Titling, however, is not a silver bullet. There remains the risk of outside residents claiming parcels in an informal settlement in anticipation of titling, or wealthier residents purchasing land after its been titled. This process, called downward raiding, simply relocates the intended beneficiary of titling to another informal settlement. Some projects, such as the Slum Networking Project in Ahmedabad, India, combine the issuance of titles lasting for a fixed period, such as ten years, with improvements in infrastructure and enforced bans on eviction. Title for even a limited time can be enough to encourage residents to invest in their community and discourage opportunistic claimants.
Use an inclusive approach to land improvement
Cities use multiple approaches to increase population density while also improving the quality of housing and providing basic services through land readjustment. One approach to readjustment is land pooling, where rights holders pool their land into a single partnership administered by a government agency, which then, after redevelopment, issues secure ownership rights. Cities can also use land sharing by encouraging the owner of land occupied by an informal settlement to transfer part of the land to the informal occupants at a reduced price.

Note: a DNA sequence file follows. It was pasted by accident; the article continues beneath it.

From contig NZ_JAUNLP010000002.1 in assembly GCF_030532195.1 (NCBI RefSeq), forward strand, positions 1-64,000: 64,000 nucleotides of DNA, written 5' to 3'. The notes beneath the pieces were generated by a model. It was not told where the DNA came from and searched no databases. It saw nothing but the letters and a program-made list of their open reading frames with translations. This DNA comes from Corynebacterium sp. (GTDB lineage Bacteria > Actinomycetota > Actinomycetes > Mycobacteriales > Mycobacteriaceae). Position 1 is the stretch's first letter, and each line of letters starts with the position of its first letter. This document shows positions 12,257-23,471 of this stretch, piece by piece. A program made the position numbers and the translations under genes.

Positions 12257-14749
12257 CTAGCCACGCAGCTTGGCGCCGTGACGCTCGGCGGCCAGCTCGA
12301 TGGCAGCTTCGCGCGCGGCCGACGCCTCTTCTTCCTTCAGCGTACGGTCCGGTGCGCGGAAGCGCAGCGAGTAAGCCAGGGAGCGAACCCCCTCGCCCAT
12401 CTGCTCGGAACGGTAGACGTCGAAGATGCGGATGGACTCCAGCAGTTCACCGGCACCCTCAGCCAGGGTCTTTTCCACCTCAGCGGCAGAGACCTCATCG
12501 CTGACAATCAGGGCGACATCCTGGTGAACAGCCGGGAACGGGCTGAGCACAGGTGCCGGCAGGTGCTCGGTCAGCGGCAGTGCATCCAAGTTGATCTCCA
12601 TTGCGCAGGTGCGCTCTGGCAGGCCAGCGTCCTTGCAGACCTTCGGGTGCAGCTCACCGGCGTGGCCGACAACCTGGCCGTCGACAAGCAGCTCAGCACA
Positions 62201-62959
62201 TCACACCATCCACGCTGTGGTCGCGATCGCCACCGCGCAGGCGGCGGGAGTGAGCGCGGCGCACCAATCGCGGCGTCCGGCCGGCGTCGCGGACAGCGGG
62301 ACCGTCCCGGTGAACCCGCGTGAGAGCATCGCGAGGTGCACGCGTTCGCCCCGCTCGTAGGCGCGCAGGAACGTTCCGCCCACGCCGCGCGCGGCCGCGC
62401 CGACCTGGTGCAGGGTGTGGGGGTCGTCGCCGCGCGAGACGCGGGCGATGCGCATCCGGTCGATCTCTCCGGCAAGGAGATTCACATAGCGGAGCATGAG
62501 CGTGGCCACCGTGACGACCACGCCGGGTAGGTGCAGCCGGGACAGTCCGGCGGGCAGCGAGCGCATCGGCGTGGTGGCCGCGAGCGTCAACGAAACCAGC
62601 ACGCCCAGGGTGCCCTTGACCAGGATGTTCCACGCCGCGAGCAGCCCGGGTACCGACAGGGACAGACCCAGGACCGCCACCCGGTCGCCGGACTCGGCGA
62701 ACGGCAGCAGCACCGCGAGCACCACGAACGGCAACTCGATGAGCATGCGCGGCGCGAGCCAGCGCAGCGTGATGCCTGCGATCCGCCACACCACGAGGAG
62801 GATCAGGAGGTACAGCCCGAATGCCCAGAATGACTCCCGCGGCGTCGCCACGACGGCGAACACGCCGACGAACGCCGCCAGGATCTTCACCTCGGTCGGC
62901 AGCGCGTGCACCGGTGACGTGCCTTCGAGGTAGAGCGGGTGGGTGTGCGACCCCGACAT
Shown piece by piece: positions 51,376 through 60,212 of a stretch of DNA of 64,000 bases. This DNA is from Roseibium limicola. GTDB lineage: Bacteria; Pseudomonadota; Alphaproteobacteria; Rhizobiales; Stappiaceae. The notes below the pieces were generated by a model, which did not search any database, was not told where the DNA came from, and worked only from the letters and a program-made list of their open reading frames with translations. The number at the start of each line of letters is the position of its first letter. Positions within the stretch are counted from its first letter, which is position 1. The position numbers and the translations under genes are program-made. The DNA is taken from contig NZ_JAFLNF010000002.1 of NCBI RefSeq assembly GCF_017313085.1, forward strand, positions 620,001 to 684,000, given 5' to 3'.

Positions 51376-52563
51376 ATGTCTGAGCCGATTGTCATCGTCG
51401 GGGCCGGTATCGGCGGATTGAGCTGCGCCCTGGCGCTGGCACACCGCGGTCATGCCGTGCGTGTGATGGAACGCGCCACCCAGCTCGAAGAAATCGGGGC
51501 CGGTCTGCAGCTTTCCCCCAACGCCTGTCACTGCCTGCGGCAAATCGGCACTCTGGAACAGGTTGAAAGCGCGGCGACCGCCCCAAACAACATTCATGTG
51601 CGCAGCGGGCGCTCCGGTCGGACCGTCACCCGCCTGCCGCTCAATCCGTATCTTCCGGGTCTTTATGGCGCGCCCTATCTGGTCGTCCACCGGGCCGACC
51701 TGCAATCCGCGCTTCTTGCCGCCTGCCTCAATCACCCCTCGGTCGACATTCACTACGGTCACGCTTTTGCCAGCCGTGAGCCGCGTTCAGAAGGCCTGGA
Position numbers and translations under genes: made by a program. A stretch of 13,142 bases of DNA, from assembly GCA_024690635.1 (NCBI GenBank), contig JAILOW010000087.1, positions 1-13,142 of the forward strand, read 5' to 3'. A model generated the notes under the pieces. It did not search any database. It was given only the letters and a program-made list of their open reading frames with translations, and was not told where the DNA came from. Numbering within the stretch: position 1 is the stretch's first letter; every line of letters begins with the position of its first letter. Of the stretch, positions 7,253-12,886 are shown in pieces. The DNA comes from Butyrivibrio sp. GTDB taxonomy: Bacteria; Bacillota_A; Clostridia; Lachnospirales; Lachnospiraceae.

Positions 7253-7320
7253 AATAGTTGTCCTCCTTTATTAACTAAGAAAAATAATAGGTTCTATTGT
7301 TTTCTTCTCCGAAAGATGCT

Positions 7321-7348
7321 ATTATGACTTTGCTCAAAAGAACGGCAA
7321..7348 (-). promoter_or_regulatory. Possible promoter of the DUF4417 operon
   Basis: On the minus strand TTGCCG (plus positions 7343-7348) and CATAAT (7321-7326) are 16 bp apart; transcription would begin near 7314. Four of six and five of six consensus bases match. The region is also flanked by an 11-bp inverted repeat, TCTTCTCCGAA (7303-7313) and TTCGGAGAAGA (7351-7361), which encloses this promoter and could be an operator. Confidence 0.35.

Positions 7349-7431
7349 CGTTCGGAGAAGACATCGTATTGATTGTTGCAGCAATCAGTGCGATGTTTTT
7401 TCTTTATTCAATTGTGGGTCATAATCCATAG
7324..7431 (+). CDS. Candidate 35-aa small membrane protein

Like titling, if not done responsibly these techniques risk further marginalizing the most tenuous of informal property rights holders. For this reason, UN-HABITAT adopted the Participatory and Inclusive Land Readjustment (PILaR) approach. Unlike traditional readjustment, which often requires the state to seize land, PILaR calls for early and consistent engagement with all stakeholders, including women, minorities, and the poorest members of a community. The first test of the PILaR approach is underway in Medellín, Colombia and is expected to conclude by the end of 2014. Early reports are positive, with extensive stakeholder engagement at all levels and the settlement showing both improved population density and better access to services and public infrastructure.
Resettle residents of informal settlements when necessary
Readjustment techniques are not always appropriate. In some cases, governments may need to resettle informal settlements, such as when informal settlements are vulnerable to flooding or other environmental hazards. If resettlement is required, cities must give adequate notice to inhabitants, engage residents in planning decisions, and provide fair compensation for informal property rights holders to minimize the impact on their livelihoods. Finally, residents in these cases should be resettled to housing that is durable, secure, affordable, and equipped with basic services.
Learning from successful interventions
Rapid urbanization is a daunting challenge for cities with large and growing informal settlements. Slum upgrading projects sometimes fail to achieve their intended purpose. Worse, some cities use slum clearance to evict inhabitants of informal settlements. Yet slum upgrading projects like those in Ahmedabad and Medellín have improved the quality of life in informal settlements. With a focus on inclusive planning for the most vulnerable residents, cities can help ensure all inhabitants enjoy security and opportunity.